Think About Who Feature Is For

Many apps will have multiple types of users that are based on your user profiles. So before you write your user story think about who the feature is for. For example in an e-commerce product, your Buyers will have very different requirements from a Store Manager or, Administrator. So it helps to start the user story off with who will be using the feature. For example:

As a Customer

Otherwise, if the feature is for everyone the generic ‘User’ will work.

As a User

Think About The Possibilities For The User

Remember to write from a users’ perspective. So, think about what they can do and the “what if” questions. For example, happens if the user has forgotten their password? What happens if they have mistyped their email? What happens if they log in for the first time on a new device?

You may not have all the answers, but you can clarify them later with your team and stakeholders.

Write the Given/When/Then for each Scenario

Now that you have the feature and its possibilities, you can break the information down into the Gherkin structure, using the keywords; `Given`, `When`, and `Then`. For our login feature, it would look something like the following.

Logging in to the app.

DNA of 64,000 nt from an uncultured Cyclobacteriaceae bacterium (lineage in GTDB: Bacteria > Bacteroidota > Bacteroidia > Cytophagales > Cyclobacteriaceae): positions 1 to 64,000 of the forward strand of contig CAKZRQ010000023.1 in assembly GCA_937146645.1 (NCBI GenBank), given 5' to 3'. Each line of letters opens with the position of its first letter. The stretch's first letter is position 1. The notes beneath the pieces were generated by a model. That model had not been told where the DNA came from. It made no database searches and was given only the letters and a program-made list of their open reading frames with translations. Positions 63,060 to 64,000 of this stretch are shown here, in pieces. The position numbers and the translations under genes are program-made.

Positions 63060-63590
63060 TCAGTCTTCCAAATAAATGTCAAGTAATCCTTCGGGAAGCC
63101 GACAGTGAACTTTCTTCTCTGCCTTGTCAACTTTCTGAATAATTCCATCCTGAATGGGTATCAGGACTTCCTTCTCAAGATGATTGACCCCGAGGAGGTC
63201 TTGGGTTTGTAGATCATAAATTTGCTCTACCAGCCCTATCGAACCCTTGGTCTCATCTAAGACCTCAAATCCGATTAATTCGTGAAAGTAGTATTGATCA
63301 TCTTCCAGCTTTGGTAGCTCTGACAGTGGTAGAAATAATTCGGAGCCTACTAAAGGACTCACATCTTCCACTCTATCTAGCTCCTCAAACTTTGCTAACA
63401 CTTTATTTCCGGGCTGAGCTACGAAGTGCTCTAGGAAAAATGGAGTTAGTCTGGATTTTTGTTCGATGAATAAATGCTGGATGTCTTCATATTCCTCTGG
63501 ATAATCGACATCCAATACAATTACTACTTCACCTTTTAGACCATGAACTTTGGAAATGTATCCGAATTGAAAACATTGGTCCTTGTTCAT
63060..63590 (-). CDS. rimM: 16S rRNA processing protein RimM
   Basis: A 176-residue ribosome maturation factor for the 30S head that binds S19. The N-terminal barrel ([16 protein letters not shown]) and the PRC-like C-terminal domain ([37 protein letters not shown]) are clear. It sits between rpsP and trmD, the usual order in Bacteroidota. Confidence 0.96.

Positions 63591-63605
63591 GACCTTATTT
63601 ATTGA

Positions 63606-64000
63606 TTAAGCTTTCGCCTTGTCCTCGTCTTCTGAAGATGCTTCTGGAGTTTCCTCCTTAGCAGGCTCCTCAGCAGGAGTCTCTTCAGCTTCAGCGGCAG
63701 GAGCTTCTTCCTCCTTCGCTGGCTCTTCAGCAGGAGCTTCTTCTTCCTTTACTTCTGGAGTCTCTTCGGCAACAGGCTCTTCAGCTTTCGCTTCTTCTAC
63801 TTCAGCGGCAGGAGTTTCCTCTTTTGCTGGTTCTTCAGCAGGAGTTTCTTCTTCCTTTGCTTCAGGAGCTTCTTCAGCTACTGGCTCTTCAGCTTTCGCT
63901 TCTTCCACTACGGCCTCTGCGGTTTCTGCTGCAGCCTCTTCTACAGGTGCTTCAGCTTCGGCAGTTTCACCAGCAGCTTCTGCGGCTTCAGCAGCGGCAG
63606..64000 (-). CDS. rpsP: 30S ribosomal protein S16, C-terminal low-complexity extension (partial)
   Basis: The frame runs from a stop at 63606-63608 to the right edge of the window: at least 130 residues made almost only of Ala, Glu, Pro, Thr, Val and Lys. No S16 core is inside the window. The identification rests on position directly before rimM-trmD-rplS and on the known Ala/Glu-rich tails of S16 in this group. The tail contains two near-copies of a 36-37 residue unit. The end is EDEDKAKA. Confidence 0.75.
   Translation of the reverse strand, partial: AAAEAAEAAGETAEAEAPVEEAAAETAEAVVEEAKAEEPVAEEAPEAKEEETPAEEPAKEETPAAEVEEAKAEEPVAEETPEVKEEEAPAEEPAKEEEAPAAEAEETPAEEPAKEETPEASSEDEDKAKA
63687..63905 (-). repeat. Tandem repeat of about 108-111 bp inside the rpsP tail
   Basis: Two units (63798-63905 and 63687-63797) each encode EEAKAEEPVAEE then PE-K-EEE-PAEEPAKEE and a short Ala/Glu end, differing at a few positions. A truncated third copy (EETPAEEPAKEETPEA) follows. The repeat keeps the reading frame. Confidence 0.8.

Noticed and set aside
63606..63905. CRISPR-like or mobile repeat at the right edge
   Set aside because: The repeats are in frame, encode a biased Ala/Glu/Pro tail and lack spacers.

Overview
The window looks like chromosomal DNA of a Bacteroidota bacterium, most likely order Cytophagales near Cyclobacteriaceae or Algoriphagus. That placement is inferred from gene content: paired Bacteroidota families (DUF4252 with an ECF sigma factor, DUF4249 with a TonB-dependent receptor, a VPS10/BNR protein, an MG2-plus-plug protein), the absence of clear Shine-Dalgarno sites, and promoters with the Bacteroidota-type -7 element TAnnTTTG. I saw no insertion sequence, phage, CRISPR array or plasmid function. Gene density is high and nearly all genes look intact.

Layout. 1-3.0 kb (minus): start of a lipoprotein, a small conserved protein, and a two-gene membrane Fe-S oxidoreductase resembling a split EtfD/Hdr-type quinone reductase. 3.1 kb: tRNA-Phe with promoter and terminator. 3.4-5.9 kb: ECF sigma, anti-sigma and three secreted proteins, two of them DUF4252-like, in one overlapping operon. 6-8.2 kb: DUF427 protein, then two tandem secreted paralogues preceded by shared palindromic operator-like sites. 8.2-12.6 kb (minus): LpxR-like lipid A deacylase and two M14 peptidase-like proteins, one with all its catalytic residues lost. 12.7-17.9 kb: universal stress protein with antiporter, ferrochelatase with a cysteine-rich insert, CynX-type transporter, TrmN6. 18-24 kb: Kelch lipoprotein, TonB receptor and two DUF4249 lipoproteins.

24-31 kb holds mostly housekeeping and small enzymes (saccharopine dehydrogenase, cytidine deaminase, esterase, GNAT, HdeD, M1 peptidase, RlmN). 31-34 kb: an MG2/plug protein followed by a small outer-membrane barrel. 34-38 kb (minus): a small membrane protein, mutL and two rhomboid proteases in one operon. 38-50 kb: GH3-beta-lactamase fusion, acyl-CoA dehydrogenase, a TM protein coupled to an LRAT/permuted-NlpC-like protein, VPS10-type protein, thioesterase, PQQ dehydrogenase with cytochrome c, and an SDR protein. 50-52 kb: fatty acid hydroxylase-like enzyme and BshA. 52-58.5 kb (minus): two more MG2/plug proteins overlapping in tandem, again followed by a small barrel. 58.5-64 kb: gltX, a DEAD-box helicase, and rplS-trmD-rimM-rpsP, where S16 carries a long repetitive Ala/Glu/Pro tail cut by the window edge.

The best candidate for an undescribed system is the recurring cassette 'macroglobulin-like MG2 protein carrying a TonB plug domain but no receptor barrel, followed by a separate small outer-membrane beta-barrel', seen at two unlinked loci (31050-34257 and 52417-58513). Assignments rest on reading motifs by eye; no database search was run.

As a User
Given that I am registered but not logged in
When I open the app
Then I see a screen asking for my login details

Review all your When/Then conditions

Read back through your user story and review how often you use `Then`, `AND`, `When` keywords. If you are using them a lot, then it’s a sign that you may need to break them into smaller stories. An example of a story that needs breaking down will look something like this:

Then the user sees the dashboard 
And sees new notifications 
And sees their recent orders.

Edit For Clarity and Conciseness

With the user storey drafted in the Gherkin format, take the time to make sure it’s clear, concise and makes sense. Remember, these user stories need to be understandable by the whole team.

Tip: You may find it helpful to work with a tool like Grammarly to get your grammar and conciseness on-point.

Input the User Stories into your tracking software

With the user stories written, you can add them to your tracking system. Once inputted, they can be sorted and processed as part of your agile product development process. 

If you’re working as part of a product team, you’ll likely need some software designed for Agile development. One of the most common is Jira by Atlassian. 

Final Thoughts

Now that you’ve seen how to write user stories with Gherkin Syntax, you should be feeling confident in taking your user stories to the next level. It may take a bit of practice to get used to writing this way, but once you do, you’ll wonder why you never did them like this before.

Written By

Aron Marriott-Smith

Software developer and tea drinker. Helping startups and creative agencies build digital products.